Garden doctor grafts plants with surgical precision
Grafting -- the joining of two plants to make a single new one -- is a complicated procedure, a mixture of surgery and carpentry for the gardener attempting the procedure. The nutrition-gathering roots of one plant play host to the scion, usually a year-old stem containing buds that's attached on top. When it's done right, the results can be downright inspirational, as David King learned in the 1980s, when he visited the former Montecito mansion of chewing-gum magnate William Wrigley Jr.
The architect positioned the house around two large oaks, but in the 1940s, one of the trees began to die, said King, who was studying plant propagation at the time. "He planted two young oaks on either side of the dying oak, and after about 10 years, he grafted them onto it," King said. "And more than 30 years later, it was still alive. I get goose bumps to this day -- what skill."
This month, King will start cutting back the trees and vines at the Learning Garden at Venice High School, gathering scions and cuttings for his classes in plant propagation. He has some rootstock already prepped in the greenhouse and more on order from Raintree Nursery in Washington state.
Preparations call for the sharpening of knives, the cleaning of pruners and inspection of the Thompson seedless grapevines blanketing a rebar trellis in the Venice garden. Some of those vines soon will be pruned away in King's UCLA Extension class. Older cane will be cut into four-node-long sections, heavily deleafed and planted in cactus mix -- two nodes in the soil, two nodes out. Grapevines are satisfyingly easy to propagate as long as the cuttings are kept moist by regular misting for the first few months, until new leaves appear.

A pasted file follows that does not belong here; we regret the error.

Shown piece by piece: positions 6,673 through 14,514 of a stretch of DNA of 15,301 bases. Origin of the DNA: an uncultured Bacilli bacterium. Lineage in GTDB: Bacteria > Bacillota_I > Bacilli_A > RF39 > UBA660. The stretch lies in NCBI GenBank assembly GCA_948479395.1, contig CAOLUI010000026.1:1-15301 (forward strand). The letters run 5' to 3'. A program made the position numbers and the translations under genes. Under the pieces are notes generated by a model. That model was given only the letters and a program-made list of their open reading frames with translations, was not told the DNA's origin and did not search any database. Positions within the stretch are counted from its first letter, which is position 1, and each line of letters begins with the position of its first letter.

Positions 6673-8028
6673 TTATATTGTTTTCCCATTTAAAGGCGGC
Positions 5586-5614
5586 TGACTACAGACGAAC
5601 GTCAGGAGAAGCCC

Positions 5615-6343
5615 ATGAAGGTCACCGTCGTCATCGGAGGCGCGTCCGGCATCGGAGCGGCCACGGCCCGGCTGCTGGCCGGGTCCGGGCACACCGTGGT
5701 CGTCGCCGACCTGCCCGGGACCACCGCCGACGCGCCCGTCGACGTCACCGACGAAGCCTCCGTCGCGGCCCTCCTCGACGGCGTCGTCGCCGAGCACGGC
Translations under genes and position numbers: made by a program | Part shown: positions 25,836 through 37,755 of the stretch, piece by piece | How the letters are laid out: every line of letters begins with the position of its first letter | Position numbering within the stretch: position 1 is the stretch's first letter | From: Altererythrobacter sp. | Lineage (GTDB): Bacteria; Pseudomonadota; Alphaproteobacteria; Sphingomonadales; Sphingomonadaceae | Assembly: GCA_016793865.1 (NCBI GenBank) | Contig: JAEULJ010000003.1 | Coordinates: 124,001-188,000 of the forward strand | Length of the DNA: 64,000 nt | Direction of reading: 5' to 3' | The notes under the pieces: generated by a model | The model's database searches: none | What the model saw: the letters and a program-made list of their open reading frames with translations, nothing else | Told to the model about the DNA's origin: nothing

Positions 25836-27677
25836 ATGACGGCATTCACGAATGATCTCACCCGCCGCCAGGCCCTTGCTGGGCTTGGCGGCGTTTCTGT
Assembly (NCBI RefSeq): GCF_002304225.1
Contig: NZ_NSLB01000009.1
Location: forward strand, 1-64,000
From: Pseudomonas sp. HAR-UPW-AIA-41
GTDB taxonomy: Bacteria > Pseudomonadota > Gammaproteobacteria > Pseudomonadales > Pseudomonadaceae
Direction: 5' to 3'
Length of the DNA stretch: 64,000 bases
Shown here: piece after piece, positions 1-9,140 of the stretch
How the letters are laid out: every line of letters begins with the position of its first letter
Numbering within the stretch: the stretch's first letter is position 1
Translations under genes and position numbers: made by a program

"Water loss is the big enemy when a plant has no roots," he says.
Grafting cuts vary: simple splice, saddle graft, cleft and wedge, whip and tongue. The key to successful grafting is making an even cut on both sections of plant, King says. It's possible to do this with just a box cutter, rubber bands and a plastic bag, but special grafting wax and Parafilm (a type of medical tape that stretches, seals to itself and eventually withers away) help to achieve a tight fit. Keep reading for more on King, his garden and upcoming classes open to the public ...
King has an assortment of grafting knives as well as a $70 A.M. Leonard grafting tool that make identical cuts in the rootstock and the scion, reducing the chance for error. Within a couple of weeks, it will be obvious if the graft has taken; new leaves should emerge from the scion by May or June. If the graft fails, at least the rootstock can be used again.
In the Learning Garden greenhouse, King set his rootstock selections in small pots on heat mats, because warm ground aids in root development. But even that doesn't make grafting a fast process. How to tell if the plant is thriving? He gently wiggles a scraggly stalk in its container. If the rootstock fails, the plant will wither and come out of the container easily. But if you feel resistance as you wiggle? "Then it is still alive," he says.
Upcoming classes: The Learning Garden is holding a workshop on saving vegetable seeds. The class runs from 10 a.m. to 3 p.m. Jan. 29 and includes lunch. The cost is $40 if you register online before Jan. 22, $50 at the door.
The garden also holds a monthly class titled "What to Do and When to Do It, Growing Food in Southern California." Each class runs from 9 a.m. to noon and costs $25 at the door; the next dates are Feb. 5 and March 5. No reservations are required.
A plant propagation class that will cover grafting will be held at a yet-to-be-determined date in February.
-- Jeff Spurrier
Dispatches from community gardens are posted on Wednesdays. Bookmark the blog and check back for future installments.
Photos: Ann Summa